REVIEW: E x i l e
Exile has set itself a high challenge and rises to it in a way that you would be hard-pressed to see done so well again.
E x i l e is something rare in Cambridge. A student-written play that is political without being self-righteous, academic but not pretentious, and moving but not disingenuous.
This is supported by a cast who give electrifying, edge-of-the-seat performances and inventive lighting and effects to create a unique and incredibly memorable experience.
This is play about women, real and imagined, at their worst and best. Six women, from Ancient Greece to modern political conflict, have all been persecuted for their gender. They find themselves in a sandy exile: we follow them as they unravel and rebuild as a group and individually, and work to rationalise the actions that have lead them to this strange and barren place.
Niamh Curran opens with a ferocious monologue from Medea. Her portrayal of a bitter pariah is noteworthy because she is an unrepentant murderer, but Curran allows moments of softness to shine through and creates sympathy for Medea even in her darkest moments. Lola Olufemi’s Shakespearean delivery lends itself perfectly to the character of Agave. Her relative quiet through the majority of the play makes her ferocious monologue scenes all the more powerful. She portrays the grief of a mother trapped by her guilt in fantastic contrast to the denial of Medea and the scenes between Olufemi and Curran are some of the best of this production.
Elaheh, played by Emily Collinson, is the de facto narrator of this play and her understated and relatable performance is a valuable anchor to the modern audience. Claire Takami-Siljedahl brings vulnerability to the near-mute Samasti but is unafraid to embrace the anger of her character. Ruby Kwong and Beatriz Santos as Abhita and Antoinette respectively are polar opposites on the emotional spectrum. Both play this with equal success., Abhita’s fury at being held a political captive contrasts brutally and effectively against Antoinette’s (Mrs Rochester) innocence and detachment as a domestic prisoner. Their parallel narratives show how women have been silenced across cultures, and the frustration of seeing history repeat itself.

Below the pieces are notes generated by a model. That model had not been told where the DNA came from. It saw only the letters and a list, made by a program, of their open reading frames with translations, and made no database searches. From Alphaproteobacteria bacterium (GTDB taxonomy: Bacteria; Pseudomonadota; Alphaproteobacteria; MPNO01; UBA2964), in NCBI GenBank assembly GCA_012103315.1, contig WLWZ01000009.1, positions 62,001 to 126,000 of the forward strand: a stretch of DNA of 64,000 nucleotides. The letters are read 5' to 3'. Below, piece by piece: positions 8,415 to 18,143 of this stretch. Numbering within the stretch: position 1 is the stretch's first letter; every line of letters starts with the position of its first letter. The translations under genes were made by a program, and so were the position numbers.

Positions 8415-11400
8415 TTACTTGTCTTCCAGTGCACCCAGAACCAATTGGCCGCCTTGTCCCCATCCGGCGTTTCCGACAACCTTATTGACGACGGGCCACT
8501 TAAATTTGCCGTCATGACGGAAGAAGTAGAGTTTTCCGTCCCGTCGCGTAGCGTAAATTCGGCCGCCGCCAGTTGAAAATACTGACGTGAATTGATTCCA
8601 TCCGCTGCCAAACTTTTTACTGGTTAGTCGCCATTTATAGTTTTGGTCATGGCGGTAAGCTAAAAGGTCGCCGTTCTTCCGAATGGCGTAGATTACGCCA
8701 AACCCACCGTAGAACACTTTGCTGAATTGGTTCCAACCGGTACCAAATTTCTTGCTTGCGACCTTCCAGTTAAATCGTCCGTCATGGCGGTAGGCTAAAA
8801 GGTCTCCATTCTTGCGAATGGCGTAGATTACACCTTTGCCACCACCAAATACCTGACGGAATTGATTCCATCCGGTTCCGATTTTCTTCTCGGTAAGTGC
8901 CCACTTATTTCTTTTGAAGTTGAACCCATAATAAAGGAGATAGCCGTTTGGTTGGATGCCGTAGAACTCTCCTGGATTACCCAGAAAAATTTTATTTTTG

One of the essential themes of E x i le is to “read into [the women’s] silences”. This cast is a captivating one especially for how they deal with silence, some of the most moving moments of this play are when all are united in quiet solidarity. The individual monologues are all incredibly strong, but their unity as an ensemble is particularly impressive. This aids itself to the interludes of physical theatre, which flow seamlessly into the overall narrative and syncs very well with the dramatic technical elements. The original music they use is an inspired choice, deserving credit going to composer Arthur Robijns.
Rute Costa is an undeniably talented writer. She’s cast a critical eye over the “minor characters” of literature, and brought them to life in a raw and honest way, and so her writing never comes across as preachy. Her and co-director Faye Guy have woven together some of the most difficult parts of theatre – a relatively large cast in a small space (Corpus), complex tech, physical theatre – into a professional piece of art that begins as abstract and alien but swiftly becomes about the nuances of emotion and is never cliche. They clearly both know how to grip an audience, and keep them engaged throughout.
E x i l e is an astonishingly resonant piece of drama, the the sort of play that will be rebounding around your head for days. It’s also the sort of play that has to be experienced in the flesh. You will have missed out on one of the finest pieces of truly original student theatre if you don’t see it.